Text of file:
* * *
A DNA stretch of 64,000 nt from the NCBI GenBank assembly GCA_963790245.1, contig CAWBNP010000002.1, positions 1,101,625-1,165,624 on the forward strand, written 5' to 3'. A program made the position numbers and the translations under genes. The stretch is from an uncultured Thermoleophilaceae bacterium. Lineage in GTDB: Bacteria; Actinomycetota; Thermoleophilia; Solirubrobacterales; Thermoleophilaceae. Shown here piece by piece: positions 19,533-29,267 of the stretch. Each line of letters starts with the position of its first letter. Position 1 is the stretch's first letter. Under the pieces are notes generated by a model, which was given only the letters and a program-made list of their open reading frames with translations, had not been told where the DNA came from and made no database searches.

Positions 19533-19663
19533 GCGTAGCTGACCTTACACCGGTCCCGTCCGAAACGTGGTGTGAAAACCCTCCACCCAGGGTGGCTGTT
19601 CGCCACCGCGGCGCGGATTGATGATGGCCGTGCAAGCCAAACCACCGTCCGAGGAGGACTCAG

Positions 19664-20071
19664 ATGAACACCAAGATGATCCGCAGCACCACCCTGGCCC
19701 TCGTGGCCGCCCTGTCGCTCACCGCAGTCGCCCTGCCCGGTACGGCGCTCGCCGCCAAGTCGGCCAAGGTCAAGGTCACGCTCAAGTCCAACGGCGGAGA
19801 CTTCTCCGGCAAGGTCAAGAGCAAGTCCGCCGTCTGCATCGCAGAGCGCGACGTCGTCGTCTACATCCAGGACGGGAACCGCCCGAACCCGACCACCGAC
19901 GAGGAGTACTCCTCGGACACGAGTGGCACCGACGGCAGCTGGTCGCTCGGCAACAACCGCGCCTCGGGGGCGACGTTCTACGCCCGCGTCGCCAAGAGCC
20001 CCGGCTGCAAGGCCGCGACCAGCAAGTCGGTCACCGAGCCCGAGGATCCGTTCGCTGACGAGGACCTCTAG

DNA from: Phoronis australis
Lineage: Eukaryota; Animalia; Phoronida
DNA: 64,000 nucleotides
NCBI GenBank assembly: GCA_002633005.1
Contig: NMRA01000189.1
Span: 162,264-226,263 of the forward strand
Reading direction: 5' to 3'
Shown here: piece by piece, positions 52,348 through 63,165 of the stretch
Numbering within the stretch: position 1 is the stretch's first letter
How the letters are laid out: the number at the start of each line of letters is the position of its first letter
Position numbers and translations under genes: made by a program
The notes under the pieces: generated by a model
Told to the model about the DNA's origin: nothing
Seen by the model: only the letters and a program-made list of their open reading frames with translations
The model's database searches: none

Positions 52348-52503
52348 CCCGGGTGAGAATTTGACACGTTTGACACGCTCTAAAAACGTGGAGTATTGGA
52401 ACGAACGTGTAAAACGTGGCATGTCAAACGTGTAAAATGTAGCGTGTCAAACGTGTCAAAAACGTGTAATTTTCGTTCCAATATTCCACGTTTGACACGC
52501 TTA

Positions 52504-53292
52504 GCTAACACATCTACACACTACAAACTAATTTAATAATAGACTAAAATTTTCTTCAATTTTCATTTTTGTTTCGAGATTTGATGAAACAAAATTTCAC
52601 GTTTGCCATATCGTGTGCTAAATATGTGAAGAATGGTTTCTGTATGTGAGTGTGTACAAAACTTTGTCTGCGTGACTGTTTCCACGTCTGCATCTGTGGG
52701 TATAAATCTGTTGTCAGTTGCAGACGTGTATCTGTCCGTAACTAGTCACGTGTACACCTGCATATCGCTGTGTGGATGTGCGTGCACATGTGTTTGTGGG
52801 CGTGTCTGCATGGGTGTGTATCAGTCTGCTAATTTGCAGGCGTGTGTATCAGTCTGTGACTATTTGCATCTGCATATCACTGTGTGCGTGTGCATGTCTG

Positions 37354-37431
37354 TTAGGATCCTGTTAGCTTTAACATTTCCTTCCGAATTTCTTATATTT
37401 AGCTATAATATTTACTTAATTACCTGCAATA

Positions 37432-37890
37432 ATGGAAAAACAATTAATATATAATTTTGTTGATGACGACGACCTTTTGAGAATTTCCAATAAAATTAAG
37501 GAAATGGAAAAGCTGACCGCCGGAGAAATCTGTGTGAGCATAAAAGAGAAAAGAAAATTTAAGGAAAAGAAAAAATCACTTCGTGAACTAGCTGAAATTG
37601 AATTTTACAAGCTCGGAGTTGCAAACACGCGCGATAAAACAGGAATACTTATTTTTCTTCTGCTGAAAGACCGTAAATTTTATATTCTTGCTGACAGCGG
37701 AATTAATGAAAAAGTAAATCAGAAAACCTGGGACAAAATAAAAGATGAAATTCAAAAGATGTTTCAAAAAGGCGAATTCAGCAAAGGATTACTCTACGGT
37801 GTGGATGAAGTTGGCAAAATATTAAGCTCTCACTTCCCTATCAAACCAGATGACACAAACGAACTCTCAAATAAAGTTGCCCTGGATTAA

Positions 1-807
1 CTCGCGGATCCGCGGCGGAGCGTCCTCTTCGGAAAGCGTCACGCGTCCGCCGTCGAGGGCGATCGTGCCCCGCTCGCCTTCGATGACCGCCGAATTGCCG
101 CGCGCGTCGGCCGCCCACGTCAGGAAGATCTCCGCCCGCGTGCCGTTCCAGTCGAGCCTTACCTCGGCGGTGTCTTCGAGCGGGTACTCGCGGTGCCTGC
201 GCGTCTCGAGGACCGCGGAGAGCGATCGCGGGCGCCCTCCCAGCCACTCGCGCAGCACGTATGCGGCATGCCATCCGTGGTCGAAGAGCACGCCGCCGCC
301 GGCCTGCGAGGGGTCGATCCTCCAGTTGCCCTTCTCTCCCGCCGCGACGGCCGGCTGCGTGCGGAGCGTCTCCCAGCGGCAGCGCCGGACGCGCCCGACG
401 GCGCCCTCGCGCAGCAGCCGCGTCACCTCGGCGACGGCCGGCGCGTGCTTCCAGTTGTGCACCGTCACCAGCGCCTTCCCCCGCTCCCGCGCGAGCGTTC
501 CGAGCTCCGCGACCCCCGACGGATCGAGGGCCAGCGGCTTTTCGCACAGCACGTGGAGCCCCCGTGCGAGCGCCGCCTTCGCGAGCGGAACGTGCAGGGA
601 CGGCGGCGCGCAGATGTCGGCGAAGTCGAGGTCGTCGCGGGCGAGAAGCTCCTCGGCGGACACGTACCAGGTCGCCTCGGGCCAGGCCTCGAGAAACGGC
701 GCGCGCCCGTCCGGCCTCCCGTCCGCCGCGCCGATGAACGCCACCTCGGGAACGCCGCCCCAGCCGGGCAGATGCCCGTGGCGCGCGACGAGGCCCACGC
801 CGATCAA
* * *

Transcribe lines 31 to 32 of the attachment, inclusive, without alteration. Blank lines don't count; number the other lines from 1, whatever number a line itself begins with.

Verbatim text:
52504 GCTAACACATCTACACACTACAAACTAATTTAATAATAGACTAAAATTTTCTTCAATTTTCATTTTTGTTTCGAGATTTGATGAAACAAAATTTCAC
52601 GTTTGCCATATCGTGTGCTAAATATGTGAAGAATGGTTTCTGTATGTGAGTGTGTACAAAACTTTGTCTGCGTGACTGTTTCCACGTCTGCATCTGTGGG